Sure, it has the strange effect of making most people a little cheerier, and making most girls wear a little less, but I’ve never been an advocate of the sun. Okay, so you’ll all be rolling your eyes and putting this down to my old vampiric tendencies, but it’s not that simple. Take this irritating heat we’ve been having. That’s the sun’s fault. You wouldn’t find this in winter.
Actually it’s difficult for me to pick a favourite season. I think it’s probably winter, especially when I’m single. The empty trees and beautiful snow-covered landscapes are great of course, and look so fragile. Sure it’s cold but the cold makes me feel much more alive; it’s sharp and keeps you alert and that little sting of almost-but-not-quite-pain is the perfect reminder that you’re real. And is anything more comforting than stepping out of the freezing cold into a warm house and stripping away the extra layers of clothing. Plus I get to wear more in the winter, which I actually prefer. I miss my trenchcoat, I really do. Of course, the most useful thing about winter is the extra pockets.
Now, if I wasn’t single, perhaps I’d prefer Spring. Not the height of summer, where your clothes become drenched in more liquid than clothing, sticking clammily against your skin so that you literally have to peel them off. Spring lets you spend time lazying around outside without unbearable heat. It throws a little colour back into life. It’s great if you’re with someone, although all that healthy rebirth occassionally feels like nature is just mocking you if you’re not!
SCENARIO EXHIBIT #1:
My other gripe against the sun is that it makes you sleepy. This week I was in Croydon with a friend, spending a great afternoon lounging around in the park. With the sun bearing down on us, we eventually dozed off. Next thing I know, I’m being woken up by a kindly asian guy who says he saw a women near us and we should check our stuff. Sure enough my phone had disappeared…
Sun = Bad.
The prosecution rests, your honour.
It’s been a quiet month, that’s for certain. Having been reliably informed by my agency that there’s no work in Croydon (although they’re still hopeful that something will turn up in August) I’ve been stuck around the house for most of the time, while various friends wander off on their various holidays. It seemed for a while that all of Croydon must have gone to Zante (which doesn’t say much about Zante, at least for those two weeks). Having disappeared for months to the States, however, my friends were quick to inform me that I was in no position to complain.
While perhaps not gushing quite so much as the Old Palace girls themselves, I was rather looking forward to this evening. Unlike a number of guys, I actually rather like dressing up, and having shelled out so much for the suit, I was determined to get my money’s worth! I was accompanying a rather nervous Lily who was beautifully turned out in a pale blue dress with translucent sleeves.
Arriving fairly punctually at the Purley Aerodrome Hotel, we spent a long while congregating in the foyer, greeting everyone as they arrived. Naturally I had seen most of them for at least a few months, so it was to get a brief “hello” in before things kicked off and we were all separated again. It got a little cramped, to tell the truth, but we eventually moved into the main hall which was far more spacious. The bar was well stocked with a range of whiskies, Dalmore being my chosen accompaniment for the evening (one of those cases where it actually might have been cheaper to buy the bottle, though it’s nice when you’re drinking something unique so the bar staff remember your order without having to be told), and was open much later than at the Whitgift Ball. A number of ex and current Whitgiftians were present, so it was nice to chat to a few of them about gap year experiences and such like, particularly the ones to whom I would not usually get to speak.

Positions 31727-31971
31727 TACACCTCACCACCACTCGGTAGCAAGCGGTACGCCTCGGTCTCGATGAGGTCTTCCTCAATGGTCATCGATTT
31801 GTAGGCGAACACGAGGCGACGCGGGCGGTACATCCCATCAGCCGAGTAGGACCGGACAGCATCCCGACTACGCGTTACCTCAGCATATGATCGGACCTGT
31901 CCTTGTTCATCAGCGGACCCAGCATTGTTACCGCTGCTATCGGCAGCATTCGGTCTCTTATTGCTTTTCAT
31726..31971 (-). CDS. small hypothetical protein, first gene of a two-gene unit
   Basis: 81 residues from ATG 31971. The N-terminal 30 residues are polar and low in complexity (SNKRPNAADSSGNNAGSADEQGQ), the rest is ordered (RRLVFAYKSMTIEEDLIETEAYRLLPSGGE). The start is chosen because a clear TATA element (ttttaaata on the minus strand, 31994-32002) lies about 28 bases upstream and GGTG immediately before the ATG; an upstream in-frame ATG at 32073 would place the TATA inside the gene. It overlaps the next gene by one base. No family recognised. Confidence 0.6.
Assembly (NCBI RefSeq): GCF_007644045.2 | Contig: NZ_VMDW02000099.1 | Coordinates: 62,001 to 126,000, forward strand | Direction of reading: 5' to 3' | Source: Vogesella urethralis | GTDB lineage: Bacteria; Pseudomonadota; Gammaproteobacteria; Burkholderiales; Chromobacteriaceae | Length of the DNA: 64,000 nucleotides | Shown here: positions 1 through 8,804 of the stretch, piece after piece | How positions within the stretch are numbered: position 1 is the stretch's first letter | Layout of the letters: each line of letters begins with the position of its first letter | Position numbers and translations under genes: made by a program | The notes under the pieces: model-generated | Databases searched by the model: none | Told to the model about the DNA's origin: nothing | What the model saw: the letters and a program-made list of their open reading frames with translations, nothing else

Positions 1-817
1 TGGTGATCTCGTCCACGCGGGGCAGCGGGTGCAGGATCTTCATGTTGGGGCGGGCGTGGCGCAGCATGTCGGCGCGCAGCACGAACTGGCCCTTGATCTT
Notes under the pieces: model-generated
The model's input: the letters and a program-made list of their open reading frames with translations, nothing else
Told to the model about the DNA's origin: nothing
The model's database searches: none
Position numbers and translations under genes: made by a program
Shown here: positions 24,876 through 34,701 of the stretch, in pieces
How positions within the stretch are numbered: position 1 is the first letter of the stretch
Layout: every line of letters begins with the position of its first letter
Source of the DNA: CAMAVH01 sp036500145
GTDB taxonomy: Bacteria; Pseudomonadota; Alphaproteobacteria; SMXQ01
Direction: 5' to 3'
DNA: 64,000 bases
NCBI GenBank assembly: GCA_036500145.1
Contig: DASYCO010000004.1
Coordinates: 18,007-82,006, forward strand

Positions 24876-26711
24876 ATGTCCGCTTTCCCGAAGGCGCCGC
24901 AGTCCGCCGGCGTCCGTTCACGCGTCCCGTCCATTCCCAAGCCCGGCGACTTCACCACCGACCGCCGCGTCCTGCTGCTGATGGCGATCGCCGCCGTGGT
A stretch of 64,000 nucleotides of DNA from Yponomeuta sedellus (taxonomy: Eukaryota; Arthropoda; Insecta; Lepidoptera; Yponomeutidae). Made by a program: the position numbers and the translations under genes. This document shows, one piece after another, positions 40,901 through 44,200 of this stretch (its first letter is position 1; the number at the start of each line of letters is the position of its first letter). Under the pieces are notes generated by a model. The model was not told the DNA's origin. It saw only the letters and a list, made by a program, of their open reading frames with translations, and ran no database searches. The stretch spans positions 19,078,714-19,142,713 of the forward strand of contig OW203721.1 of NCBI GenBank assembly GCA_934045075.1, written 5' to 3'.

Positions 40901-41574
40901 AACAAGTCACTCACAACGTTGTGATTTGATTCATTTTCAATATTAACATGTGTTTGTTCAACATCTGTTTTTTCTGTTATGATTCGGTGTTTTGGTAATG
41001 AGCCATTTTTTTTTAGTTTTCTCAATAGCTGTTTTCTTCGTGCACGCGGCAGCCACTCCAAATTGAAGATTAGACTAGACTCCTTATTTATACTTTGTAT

After an elegant start with Mark playing piano, things deteriorated rather drastically music-wise as some DJ’s arrived and span their discs or whatever it is you young people call it these days. At any rate the young ladies seemed to love it, but I decided to get a refill on that drink and retire to the foyer along with many of the other guys. Conversation was good although the hazy smoke offered by the cigarettes was more irritating than ambient. Nonetheless, bow-tie undone, glass of whisky in one hand, I did feel a Frankie vibe coming on. If only they were playing some decent jazz instead of that…crap. I felt particularly sorry for Friya’s Chris who doesn’t drink. Not the healthiest life choice, and to be honest I’ve never really trusted teetotallers: they always remember the next morning what was said the night before. And that’s just unnatural!
The girls all looked fantastic, of course, and it was nice to see them that way as I imagine it may be the last time I get to see a few of them. So at least I get to remember them at their best and, I hope, vice versa. A very successful evening, so well done to Ally and everyone who organised it!